The Storm Whale by Benji Davies tells the story of Noi, a lonely little boy who lives with his fisherman father on a small island. One day, when his father has gone out fishing after a storm, Noi sees a baby whale washed up on the beach. Noi takes the whale home and puts it in his bathtub, telling it stories about life on the island. When Noi’s father comes home, he realizes just how lonely Noi is when he is not there. Together, they row the whale back to the sea where it reunites with its family.

Balancing Work & Family Life


The modern day parent often struggles with balancing work and family life and children can feel the negative side effects of this dilemma. Just like the whale had been separated from its parent, so Noi was separated from his. But instead of being separated by a storm, Noi and his father are separated by the father’s livelihood. In his desire to provide for Noi, the father unintentionally neglects him and never realizes how lonely Noi is. As a result, Noi yearns for a friend.

Upon realizing his error, the father immediately remedies his mistake. He takes the initiative to spend time with Noi and balance his work and family life. In his free time, when he could be relaxing or doing something else, Noi’s father spends time with Noi instead.

Balancing home and work life helps build and maintain relationships between parent and child. Once Noi’s father began to spend more time with him, both were happy and less lonely. They reaffirmed their relationship with each other and grew closer.

Inclusion Builds Trust & Relationships

Upon discovering the baby whale in his bathtub, the father doesn’t get angry with Noi (despite Noi’s fears that he will) or take the baby whale back himself. Instead, he is understanding and includes his son in the task of taking the baby whale back, which makes their relationship grow stronger.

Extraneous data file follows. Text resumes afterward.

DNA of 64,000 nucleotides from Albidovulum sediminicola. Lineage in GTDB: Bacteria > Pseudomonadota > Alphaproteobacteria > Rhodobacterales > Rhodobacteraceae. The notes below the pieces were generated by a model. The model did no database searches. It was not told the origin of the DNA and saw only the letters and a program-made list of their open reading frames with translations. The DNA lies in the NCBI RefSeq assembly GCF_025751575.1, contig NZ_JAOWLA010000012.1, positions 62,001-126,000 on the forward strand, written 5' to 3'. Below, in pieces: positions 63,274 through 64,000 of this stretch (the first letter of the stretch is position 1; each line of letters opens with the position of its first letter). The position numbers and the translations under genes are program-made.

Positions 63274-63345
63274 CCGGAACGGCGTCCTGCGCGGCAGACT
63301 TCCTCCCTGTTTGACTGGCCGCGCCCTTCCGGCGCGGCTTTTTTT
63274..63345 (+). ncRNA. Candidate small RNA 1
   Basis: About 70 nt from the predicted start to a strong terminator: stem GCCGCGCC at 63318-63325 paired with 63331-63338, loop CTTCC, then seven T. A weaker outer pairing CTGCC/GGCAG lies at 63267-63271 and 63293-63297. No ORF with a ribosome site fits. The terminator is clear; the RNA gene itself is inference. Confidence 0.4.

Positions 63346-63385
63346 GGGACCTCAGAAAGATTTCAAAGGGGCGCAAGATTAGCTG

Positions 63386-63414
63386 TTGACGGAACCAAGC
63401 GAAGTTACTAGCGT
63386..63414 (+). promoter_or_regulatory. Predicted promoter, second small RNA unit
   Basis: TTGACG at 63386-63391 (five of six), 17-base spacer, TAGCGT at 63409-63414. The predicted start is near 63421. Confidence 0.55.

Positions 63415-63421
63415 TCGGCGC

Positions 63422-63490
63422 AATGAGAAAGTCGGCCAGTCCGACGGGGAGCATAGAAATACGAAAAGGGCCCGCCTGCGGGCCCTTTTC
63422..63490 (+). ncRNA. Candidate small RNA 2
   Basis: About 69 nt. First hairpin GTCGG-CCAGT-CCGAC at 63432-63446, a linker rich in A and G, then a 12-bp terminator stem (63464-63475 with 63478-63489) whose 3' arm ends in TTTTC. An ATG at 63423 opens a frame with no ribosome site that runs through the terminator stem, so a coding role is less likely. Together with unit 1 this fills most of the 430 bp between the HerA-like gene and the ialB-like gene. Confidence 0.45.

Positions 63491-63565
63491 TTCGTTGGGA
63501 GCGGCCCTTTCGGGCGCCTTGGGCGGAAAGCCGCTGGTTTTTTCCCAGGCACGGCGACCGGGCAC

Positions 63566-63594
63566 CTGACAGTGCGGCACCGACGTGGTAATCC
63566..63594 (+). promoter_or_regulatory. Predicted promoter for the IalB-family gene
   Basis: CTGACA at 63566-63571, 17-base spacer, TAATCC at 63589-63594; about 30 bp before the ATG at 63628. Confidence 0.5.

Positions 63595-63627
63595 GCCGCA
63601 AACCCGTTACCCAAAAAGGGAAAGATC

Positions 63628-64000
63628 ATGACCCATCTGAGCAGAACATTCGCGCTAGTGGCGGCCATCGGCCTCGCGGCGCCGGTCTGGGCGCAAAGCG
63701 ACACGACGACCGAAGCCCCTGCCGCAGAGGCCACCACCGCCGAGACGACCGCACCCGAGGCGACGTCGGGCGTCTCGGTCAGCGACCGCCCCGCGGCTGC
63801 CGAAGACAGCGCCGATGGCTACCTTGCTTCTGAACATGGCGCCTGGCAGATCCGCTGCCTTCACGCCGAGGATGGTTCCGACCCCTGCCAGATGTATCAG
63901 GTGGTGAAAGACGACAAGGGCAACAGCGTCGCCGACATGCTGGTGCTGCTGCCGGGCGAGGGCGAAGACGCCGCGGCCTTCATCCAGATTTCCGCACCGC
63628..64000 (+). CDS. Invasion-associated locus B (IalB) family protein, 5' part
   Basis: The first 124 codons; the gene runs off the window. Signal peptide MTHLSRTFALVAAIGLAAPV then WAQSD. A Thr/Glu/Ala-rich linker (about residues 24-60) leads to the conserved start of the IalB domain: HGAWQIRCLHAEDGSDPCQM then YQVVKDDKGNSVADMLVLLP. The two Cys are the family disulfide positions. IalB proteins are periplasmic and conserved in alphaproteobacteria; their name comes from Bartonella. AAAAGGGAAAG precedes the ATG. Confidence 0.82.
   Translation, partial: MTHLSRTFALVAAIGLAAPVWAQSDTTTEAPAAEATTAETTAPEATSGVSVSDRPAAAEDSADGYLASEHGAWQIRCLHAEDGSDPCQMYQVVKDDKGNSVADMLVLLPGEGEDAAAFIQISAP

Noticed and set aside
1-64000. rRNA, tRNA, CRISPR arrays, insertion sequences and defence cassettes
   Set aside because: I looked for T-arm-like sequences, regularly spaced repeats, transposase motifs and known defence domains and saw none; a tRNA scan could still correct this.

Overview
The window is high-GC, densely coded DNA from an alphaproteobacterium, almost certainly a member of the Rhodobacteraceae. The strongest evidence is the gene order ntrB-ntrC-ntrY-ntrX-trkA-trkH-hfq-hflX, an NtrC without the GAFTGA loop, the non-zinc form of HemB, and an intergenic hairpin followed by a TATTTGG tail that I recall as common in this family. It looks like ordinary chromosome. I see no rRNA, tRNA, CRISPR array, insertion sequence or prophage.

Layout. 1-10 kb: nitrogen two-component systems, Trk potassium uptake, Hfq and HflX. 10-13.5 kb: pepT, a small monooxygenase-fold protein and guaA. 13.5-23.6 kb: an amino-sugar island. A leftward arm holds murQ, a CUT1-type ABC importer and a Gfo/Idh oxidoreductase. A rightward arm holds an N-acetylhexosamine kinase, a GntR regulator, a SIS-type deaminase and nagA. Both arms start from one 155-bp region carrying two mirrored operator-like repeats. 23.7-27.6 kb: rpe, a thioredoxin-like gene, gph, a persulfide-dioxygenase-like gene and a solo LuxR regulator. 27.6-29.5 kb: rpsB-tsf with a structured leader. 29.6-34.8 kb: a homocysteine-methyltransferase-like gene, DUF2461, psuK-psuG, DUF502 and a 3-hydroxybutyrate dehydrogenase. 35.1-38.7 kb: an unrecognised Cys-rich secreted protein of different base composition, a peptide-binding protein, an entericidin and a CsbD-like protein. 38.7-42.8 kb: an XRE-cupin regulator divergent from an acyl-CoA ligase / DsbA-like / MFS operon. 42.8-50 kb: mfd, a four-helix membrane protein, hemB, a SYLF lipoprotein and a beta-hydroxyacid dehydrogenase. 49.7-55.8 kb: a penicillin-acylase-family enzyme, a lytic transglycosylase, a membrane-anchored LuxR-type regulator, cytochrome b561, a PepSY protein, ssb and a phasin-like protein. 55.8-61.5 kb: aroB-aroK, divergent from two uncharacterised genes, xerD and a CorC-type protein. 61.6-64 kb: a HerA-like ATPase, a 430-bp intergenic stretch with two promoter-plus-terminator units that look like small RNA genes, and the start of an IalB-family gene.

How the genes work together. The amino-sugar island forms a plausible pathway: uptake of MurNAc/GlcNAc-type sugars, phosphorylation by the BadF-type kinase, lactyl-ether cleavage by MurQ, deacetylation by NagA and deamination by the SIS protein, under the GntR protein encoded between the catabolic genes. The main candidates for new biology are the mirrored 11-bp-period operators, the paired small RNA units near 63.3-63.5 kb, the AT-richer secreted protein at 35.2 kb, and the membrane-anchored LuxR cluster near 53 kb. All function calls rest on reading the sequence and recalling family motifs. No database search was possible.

Kids will do things that an adult would never think of, like put a whale in a bathtub, but it doesn’t mean they’re bad. Their imaginations and view of the world may be strange to an adult, but all an adult has to do is remember what it was like for them to be a child. By including kids  in daily activities, it shows them that you enjoy their company and trust them to help you.

Illustrations Capture Emotion

The illustrations in The Storm Whale capture Noi’s loneliness on the island. Full page illustrations surround Noi and make the boy appear small and isolated on an already isolated island. The occasional page with Noi surrounded by white space also highlights his loneliness. Despite Noi’s loneliness, the colors of his island and home are bright and homey, showing that not even the beauty of his home can keep him company. The illustrations remain the same throughout the book, but they are not as lonely in the end when Noi and his father are together. The scenes are finally complete.

Recommended Audience

The Storm Whale is a good story for preschoolers who have developed language skills, but still rely on illustrations to gather information. The minimal text that accompanies the illustrations doesn’t overburden the page and make it appear too busy. This minimalistic approach makes it easier for younger audiences to follow along.

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